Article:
We are struggling to get to grips with the problem, that has become clear to all of us over the past year.
In May there was a roundtable discussion in which we discussed where we are at the moment and where we (want to) go. The central question “what makes us Emmaus” was not discussed in sufficient depth. There is a kind of self-evidence that we “know that”. Dealing with this superficially is an important part of the problem.
As a follow-up to the meeting, we had discussions with most of the Emmaus groups on the theme “what makes us Emmaus”, a discussion about our core values and the associated practice. In terms of content it became clear, again, that the core values are quite general. So general that the values themselves do not connect. In the elaboration of the values in practice there is a lot of room for a local interpretation. Where new groups emerge or a new generation takes over the baton, you see that the connection with historical thinking is much less strong. And that this also dilutes the bonds between them. It also emerged that the core values formulated in 2012 (based on the Universal Manifesto) are in need of reformulation.
A plan has also been made for this. We note that everyone is trying to row at their own location with the straps they have and considers that to be a given. There seems to be little demand for an overarching approach or analysis; local autonomy is sacred. Or is there too little confidence that a joint approach has added value? We also find it quite difficult to question ourselves. We do not succeed in involving enough people who ‘look from the outside in’.
Meanwhile, the commuter community in de Bilt has been transformed into a volunteer group that runs the shop. Emmaus Prinsegracht has (temporarily?) stopped providing living space. Emmaus Eindhoven, with the support of various Emmaus groups and Emmaus Nederland, is making a fresh start. Emmaus Feniks finds his way after a few years of internal struggles and red numbers, Emmaus Langeweg flourishes but is very vulnerable, etc.
In the search for support staff, one thing stands out: as soon as there is a vacancy (such as at Emmaus Langeweg or Emmaus Feniks Tegelen) with the possibility of becoming a paid, expatriate employee, there is quite a reasonable response. In the 70’s and 80’s choosing Emmaus was ‘choosing a way of life’; in the year 2020 this is no longer the case. Now people are looking for a meaningful job, with plenty of room for a private life. A frugal life, service, social idealism were for years important themes to which people felt attracted; now it’s about personal development. In addition, people are still willing to work on social or societal goals. However, it happens much more from a personal than from a collective consciousness. Solidarity is ultimately based on the feeling that you are part of a greater whole and that you want to work for the common good. Where the feeling of being part of a group, class, order, church or any other connection is lacking, the collective perspective and the possibility to fight for common interests is lost. That is the reality in which Emmaus has to hold his own. This is also where the great importance of organizations like Emmaus lies: against the flow of the ever-increasing individualization.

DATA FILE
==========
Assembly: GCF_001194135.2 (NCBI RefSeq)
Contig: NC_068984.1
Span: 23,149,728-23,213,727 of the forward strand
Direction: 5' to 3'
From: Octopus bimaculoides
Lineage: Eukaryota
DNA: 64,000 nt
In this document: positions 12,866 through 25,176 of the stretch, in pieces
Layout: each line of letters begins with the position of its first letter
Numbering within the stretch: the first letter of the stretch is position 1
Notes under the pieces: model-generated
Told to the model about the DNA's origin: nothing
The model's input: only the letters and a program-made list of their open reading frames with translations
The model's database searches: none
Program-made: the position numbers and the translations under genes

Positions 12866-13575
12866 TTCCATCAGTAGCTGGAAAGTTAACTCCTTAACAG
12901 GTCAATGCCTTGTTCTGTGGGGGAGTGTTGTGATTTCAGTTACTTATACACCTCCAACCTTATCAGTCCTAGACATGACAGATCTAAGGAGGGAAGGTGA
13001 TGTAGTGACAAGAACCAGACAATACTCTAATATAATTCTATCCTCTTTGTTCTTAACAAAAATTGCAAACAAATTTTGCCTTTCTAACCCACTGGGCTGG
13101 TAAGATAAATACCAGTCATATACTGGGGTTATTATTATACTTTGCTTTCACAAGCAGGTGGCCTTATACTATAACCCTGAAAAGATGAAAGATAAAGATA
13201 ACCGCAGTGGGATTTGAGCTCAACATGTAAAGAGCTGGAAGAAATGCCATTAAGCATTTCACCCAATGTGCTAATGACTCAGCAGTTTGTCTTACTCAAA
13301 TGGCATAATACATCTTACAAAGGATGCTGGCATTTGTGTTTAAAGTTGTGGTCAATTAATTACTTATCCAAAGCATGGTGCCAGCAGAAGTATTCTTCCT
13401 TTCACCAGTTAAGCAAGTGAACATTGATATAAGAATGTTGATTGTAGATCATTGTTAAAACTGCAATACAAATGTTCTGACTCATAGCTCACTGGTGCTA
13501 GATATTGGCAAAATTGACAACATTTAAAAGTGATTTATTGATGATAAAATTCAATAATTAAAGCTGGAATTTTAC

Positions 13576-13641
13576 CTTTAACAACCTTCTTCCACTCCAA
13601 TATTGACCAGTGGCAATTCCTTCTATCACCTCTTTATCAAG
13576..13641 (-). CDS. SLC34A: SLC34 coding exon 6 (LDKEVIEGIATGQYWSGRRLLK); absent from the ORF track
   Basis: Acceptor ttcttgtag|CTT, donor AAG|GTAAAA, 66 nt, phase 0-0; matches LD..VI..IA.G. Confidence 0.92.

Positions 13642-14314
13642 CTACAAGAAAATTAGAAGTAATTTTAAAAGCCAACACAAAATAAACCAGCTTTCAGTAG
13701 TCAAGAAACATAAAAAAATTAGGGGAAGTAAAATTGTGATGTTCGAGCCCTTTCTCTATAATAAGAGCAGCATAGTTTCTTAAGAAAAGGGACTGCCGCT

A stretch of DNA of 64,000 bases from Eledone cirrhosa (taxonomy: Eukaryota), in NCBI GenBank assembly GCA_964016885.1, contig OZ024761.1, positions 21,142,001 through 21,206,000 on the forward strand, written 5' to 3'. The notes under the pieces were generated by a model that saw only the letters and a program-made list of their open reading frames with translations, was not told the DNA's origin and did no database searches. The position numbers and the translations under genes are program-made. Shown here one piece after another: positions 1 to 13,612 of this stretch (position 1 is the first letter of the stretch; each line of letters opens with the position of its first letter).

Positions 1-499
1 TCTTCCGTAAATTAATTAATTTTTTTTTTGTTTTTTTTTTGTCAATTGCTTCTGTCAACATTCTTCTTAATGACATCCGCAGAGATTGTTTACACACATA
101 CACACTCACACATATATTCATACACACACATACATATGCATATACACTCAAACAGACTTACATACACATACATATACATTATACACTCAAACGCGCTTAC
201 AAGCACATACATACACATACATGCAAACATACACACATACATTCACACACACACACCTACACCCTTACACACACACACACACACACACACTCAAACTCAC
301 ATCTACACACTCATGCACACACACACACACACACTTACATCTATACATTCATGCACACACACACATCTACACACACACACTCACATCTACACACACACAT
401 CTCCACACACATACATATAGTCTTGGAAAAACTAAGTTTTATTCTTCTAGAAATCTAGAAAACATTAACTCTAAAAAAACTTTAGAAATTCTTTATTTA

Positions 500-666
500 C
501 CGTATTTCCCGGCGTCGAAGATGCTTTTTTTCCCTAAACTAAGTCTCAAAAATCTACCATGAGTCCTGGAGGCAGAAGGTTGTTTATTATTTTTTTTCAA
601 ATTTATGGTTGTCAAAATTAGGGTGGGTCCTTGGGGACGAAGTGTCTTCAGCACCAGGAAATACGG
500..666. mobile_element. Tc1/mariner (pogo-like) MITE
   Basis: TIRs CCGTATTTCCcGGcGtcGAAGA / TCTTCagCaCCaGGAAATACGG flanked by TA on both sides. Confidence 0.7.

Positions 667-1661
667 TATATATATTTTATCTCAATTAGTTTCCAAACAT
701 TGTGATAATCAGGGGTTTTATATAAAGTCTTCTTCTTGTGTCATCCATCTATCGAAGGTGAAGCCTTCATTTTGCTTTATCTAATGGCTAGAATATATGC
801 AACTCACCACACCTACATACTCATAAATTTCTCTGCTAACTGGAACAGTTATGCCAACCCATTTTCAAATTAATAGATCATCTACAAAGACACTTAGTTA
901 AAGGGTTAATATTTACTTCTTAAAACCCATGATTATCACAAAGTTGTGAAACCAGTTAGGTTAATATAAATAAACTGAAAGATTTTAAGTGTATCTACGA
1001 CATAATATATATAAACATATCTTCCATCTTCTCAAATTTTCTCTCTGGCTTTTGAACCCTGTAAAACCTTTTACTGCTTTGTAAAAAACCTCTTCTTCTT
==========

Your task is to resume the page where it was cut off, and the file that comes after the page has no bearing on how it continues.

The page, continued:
We must realise that shaking off ideological feathers (as, for example, the PVDA did) takes us further away from our mission: a just and liveable world for every human being. Precisely where only the individual interest carries the main tone, Emmaus must make a different sound. For this it is absolutely necessary that we also strengthen our internal connection and practically give hands and feet to this. In short, we still have a long way to go and we have to be aware that the spirit of the times should not overtake us in the meantime, as far as that might not have already happened….
Emmaus is an international movement consisting of communities of permanent residents and temporary guests. The communities provide for their upkeep by setting up recycling companies and working in them. The proceeds of these businesses also help refugees, the needy and the homeless. Emmaus also wants to benefit the environment with these activities. In addition to residential communities, there are also volunteer groups whose members participate in the recycling companies. Emmaus was founded in 1949 by Abbé Pierre. The motto of the Emmaus communities is: … living together, working together, sharing… There are Emmaus communities in 37 countries on four continents (Africa, Asia, America and Europe).